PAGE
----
Total War: Warhammer 2: Rise of the Tomb Kings
As an ardent Dungeons & Dragons aficionado, I used to scoff at the mere mention of anything Warhammer. Whether it be Games Workshop’s pencil and paper role-playing systems (which aren’t around anymore) or the tabletop board/miniature game, Warhammer Fantasy Battle. For one, the high fantasy snob in me just couldn’t quite understand the appeal of the overly exaggerated physical proportions of Men, Orcs, and Dwarfs on display. They seemed like something out of a He-Man cartoon.
The inclusion of gunpowder in Warhammer’s universe was also a big no-no, as far as my haughty fantasy geek friends and I were concerned. Come to think of it, we were sort of like High Elves in our temperaments when it came to Warhammer. Truth be told, however, another big obstacle for me trying WFB out was the exorbitant costs of purchasing even a modest-sized army of miniatures. They were out of my price range. I figured that they were only for rich kids. That was until I saw that most of the people buying them were adult males.
No, my first foray into any of Games Workshop’s products was in video game form. Warhammer 40K: Dawn of War was simply one of the best RTS’s made, and totally won me over as a fan. Of course, it was only natural that I’d become eventually become curious about the fantasy contingent of the Warhammer universe (at least in the digital realm).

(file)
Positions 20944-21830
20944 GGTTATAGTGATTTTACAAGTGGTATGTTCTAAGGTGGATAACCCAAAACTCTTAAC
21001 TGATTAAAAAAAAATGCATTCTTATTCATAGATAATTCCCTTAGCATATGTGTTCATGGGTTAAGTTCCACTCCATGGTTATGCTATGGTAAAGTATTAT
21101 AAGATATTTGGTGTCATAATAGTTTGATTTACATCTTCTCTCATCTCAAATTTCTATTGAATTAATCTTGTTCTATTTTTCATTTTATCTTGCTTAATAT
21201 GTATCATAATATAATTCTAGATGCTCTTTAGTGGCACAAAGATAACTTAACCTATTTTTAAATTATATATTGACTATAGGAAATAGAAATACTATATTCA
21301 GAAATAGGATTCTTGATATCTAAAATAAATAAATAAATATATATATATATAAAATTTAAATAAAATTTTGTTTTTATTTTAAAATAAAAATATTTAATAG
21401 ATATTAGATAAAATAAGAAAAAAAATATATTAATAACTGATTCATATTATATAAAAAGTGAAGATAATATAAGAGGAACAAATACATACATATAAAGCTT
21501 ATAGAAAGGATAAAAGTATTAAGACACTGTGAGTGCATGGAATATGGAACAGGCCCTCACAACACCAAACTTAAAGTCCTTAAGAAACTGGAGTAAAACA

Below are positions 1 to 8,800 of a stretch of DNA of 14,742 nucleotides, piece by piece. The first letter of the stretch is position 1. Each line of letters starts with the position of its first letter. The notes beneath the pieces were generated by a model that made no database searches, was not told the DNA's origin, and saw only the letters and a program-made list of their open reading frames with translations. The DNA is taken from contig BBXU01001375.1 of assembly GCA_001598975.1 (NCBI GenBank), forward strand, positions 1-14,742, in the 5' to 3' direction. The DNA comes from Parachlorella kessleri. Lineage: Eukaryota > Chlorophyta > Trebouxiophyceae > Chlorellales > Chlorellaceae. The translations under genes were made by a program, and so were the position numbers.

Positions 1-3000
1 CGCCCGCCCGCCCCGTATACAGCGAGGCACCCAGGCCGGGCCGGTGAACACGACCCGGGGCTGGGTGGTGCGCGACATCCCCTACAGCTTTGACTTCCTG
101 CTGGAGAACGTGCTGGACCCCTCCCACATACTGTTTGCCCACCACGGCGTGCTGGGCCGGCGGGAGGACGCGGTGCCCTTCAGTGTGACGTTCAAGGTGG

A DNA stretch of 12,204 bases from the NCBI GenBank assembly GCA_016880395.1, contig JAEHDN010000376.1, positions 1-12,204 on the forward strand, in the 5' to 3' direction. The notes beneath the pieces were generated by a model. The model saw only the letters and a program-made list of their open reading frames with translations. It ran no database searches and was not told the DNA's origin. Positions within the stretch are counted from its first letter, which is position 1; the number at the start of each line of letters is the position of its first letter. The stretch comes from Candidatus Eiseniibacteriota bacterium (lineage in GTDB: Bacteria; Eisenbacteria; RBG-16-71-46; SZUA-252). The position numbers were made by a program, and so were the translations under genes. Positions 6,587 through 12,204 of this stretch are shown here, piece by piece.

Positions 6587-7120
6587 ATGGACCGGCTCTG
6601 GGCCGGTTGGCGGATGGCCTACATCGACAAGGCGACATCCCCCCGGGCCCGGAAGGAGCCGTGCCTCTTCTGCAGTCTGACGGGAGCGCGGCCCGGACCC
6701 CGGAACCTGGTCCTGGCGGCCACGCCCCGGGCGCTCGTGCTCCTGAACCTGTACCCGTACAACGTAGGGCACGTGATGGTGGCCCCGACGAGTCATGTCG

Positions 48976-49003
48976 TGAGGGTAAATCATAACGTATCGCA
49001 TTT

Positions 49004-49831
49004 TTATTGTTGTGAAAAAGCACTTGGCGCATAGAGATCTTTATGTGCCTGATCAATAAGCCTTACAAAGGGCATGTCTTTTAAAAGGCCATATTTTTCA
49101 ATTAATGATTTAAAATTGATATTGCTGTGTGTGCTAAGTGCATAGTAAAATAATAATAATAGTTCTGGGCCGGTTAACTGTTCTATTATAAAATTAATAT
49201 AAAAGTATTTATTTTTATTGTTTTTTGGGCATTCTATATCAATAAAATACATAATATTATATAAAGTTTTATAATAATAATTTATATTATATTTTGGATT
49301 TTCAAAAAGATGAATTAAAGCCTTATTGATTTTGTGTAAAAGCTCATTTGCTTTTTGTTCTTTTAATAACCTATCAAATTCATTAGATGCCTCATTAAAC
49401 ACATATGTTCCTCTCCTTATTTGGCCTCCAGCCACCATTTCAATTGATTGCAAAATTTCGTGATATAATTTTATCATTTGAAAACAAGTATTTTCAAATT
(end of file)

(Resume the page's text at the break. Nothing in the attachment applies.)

I was totally blown away by Creative Assembly’s video game adaptation of WFB, the first Total War: Warhammer. I was even more excited when TW:W2 came out almost a year later. What struck the most about it was that not only did the universe have all of the usual high fantasy staples, such such as Orcs, Elves, and Undead, but it also had races that were more esoteric, such as the filthy rat-men (Skaven) and the ferocious Lizardmen.
One race that I didn’t even know about until they were announced as a DLC for TW:W2 was the Tomb Kings. I did some quick reading up about them via Wiki, and in no time very intrigued by them. Far from the more traditional high fantasy moorings of the Warhammer universe, the Tomb Kings had a distinctly Egyptian vibe which was undeniably cool.